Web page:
Parents' Guide to

The Champ

By Tom Cassidy, Common Sense Media Reviewer

age 12+

Emotional family drama has alcohol, gambling, violence.

Movie PG 1979 121 minutes
The Champ: movie poster

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This 1979 drama has moments of excitement to keep it interesting and heaps of real emotion, making it a compelling drama. But while you shouldn't expect to maintain dry eyes, The Champ is much more than a misery parade. In his first ever role, Ricky Schroder perfectly captures the rollercoaster of emotions of T.J., the eight-year-old son of Voight's troubled Billy. The film is packed with moving scenes, with complex, non-judgmental depictions of well-written characters. Under the direction of Franco Zeffirelli, Voight and Dunaway play Billy and his estranged ex-wife Annie to remarkable effect. During their first meeting in the movie, the characters' bitter history and volatile love fizzes in a performance that gives goosebumps.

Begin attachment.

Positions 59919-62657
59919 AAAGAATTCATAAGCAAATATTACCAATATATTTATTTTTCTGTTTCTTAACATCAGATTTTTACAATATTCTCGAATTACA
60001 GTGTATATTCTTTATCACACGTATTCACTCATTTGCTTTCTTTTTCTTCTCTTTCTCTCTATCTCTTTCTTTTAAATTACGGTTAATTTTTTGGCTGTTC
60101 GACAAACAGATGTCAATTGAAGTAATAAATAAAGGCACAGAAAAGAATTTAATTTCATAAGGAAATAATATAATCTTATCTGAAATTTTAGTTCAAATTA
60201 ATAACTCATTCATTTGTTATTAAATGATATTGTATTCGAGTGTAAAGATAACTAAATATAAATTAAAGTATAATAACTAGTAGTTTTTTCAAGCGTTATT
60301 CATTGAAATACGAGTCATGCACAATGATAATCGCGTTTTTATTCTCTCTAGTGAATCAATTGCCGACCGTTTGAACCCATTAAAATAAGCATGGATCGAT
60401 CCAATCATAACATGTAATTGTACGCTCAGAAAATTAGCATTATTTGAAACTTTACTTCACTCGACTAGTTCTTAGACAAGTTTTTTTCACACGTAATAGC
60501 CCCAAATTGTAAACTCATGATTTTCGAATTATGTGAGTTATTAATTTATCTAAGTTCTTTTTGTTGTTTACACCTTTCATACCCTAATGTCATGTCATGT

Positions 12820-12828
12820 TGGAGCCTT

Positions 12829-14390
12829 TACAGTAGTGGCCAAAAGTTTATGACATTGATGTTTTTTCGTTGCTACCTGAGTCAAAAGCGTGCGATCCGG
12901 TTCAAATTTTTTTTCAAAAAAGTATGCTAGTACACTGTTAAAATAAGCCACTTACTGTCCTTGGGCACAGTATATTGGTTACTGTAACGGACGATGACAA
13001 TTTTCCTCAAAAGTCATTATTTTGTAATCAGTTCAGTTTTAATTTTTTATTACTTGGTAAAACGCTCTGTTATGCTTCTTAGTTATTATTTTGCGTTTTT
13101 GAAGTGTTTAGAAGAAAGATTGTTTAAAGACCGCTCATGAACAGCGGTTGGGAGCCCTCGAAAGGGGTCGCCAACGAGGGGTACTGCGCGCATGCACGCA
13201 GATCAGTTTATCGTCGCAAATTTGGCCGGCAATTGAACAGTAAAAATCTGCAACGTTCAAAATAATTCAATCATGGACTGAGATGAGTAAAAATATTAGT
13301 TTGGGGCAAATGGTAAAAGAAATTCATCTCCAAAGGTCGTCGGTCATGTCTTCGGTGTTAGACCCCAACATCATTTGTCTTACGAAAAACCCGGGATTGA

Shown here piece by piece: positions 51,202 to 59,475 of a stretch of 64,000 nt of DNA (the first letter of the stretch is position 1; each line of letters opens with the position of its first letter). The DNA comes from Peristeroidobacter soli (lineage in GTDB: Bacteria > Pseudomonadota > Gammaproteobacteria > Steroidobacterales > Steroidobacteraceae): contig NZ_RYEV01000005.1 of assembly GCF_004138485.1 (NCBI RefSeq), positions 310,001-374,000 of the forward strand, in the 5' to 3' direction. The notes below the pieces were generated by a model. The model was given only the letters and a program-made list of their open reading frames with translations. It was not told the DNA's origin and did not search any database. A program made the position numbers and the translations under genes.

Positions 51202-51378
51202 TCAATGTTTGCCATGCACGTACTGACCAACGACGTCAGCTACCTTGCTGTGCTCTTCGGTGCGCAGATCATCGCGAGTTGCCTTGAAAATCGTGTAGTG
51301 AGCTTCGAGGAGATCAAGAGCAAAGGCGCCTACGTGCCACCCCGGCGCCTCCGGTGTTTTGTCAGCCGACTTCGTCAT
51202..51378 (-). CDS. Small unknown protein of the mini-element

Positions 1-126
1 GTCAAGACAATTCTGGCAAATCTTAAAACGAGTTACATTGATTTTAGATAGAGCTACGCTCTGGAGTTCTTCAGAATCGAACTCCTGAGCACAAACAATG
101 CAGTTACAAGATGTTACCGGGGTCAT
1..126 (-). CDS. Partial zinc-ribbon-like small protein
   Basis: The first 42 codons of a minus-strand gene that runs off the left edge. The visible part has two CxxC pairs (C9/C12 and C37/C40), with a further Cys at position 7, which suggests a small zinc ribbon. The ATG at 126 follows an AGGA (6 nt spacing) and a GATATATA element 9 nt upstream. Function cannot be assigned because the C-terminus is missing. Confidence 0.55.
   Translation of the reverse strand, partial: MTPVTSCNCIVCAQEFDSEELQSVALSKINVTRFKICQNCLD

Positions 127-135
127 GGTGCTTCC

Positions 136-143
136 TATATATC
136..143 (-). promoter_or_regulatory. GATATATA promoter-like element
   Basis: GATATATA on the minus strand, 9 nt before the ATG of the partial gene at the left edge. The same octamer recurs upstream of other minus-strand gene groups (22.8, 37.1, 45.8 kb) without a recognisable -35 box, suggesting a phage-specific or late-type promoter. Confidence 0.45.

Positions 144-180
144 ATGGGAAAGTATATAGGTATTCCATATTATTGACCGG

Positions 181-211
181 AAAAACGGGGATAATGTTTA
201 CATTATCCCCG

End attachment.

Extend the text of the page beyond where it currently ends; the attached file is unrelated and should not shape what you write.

However, it's the scenes between father and son that hit hardest. T.J. always calls his father "The Champ," almost willing him to be the man he wishes he was and not the man he has to put to bed when he's drunk. Billy believes his bluster, too, and when he hits a winning streak, celebrates by making a show of it, buying everyone gifts. Sure, T.J. likes the racehorse Billy buys him, but that money might have been better spent on something more domestic. As with all of Billy's grand plans, don't expect a happy ending.

Movie Details

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